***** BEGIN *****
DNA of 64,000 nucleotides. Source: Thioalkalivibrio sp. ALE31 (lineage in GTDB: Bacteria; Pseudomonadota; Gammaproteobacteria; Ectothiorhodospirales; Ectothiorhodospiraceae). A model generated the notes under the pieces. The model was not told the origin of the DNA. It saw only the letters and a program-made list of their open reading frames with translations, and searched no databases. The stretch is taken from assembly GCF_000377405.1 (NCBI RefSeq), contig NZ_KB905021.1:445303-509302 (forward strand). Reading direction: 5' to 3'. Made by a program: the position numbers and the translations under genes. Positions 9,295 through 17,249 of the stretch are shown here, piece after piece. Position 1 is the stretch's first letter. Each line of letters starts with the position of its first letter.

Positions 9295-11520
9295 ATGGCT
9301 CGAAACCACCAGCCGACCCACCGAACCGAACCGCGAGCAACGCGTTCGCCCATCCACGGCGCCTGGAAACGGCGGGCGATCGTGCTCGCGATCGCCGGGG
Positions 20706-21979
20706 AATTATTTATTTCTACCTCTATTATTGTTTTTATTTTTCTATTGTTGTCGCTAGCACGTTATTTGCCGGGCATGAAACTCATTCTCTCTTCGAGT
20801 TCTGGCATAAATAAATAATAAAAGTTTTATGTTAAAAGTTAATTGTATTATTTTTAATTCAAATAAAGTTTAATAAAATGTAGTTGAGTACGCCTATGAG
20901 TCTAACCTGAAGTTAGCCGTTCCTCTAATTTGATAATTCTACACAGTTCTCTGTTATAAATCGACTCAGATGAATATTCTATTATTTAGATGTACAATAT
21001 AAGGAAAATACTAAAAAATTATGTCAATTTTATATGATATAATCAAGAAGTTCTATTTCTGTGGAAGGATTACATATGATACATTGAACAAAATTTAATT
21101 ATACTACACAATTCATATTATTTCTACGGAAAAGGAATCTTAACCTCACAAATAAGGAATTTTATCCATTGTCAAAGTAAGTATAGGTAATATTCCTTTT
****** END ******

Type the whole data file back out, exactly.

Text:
DNA of 64,000 nucleotides. Source: Thioalkalivibrio sp. ALE31 (lineage in GTDB: Bacteria; Pseudomonadota; Gammaproteobacteria; Ectothiorhodospirales; Ectothiorhodospiraceae). A model generated the notes under the pieces. The model was not told the origin of the DNA. It saw only the letters and a program-made list of their open reading frames with translations, and searched no databases. The stretch is taken from assembly GCF_000377405.1 (NCBI RefSeq), contig NZ_KB905021.1:445303-509302 (forward strand). Reading direction: 5' to 3'. Made by a program: the position numbers and the translations under genes. Positions 9,295 through 17,249 of the stretch are shown here, piece after piece. Position 1 is the stretch's first letter. Each line of letters starts with the position of its first letter.

Positions 9295-11520
9295 ATGGCT
9301 CGAAACCACCAGCCGACCCACCGAACCGAACCGCGAGCAACGCGTTCGCCCATCCACGGCGCCTGGAAACGGCGGGCGATCGTGCTCGCGATCGCCGGGG
Positions 20706-21979
20706 AATTATTTATTTCTACCTCTATTATTGTTTTTATTTTTCTATTGTTGTCGCTAGCACGTTATTTGCCGGGCATGAAACTCATTCTCTCTTCGAGT
20801 TCTGGCATAAATAAATAATAAAAGTTTTATGTTAAAAGTTAATTGTATTATTTTTAATTCAAATAAAGTTTAATAAAATGTAGTTGAGTACGCCTATGAG
20901 TCTAACCTGAAGTTAGCCGTTCCTCTAATTTGATAATTCTACACAGTTCTCTGTTATAAATCGACTCAGATGAATATTCTATTATTTAGATGTACAATAT
21001 AAGGAAAATACTAAAAAATTATGTCAATTTTATATGATATAATCAAGAAGTTCTATTTCTGTGGAAGGATTACATATGATACATTGAACAAAATTTAATT
21101 ATACTACACAATTCATATTATTTCTACGGAAAAGGAATCTTAACCTCACAAATAAGGAATTTTATCCATTGTCAAAGTAAGTATAGGTAATATTCCTTTT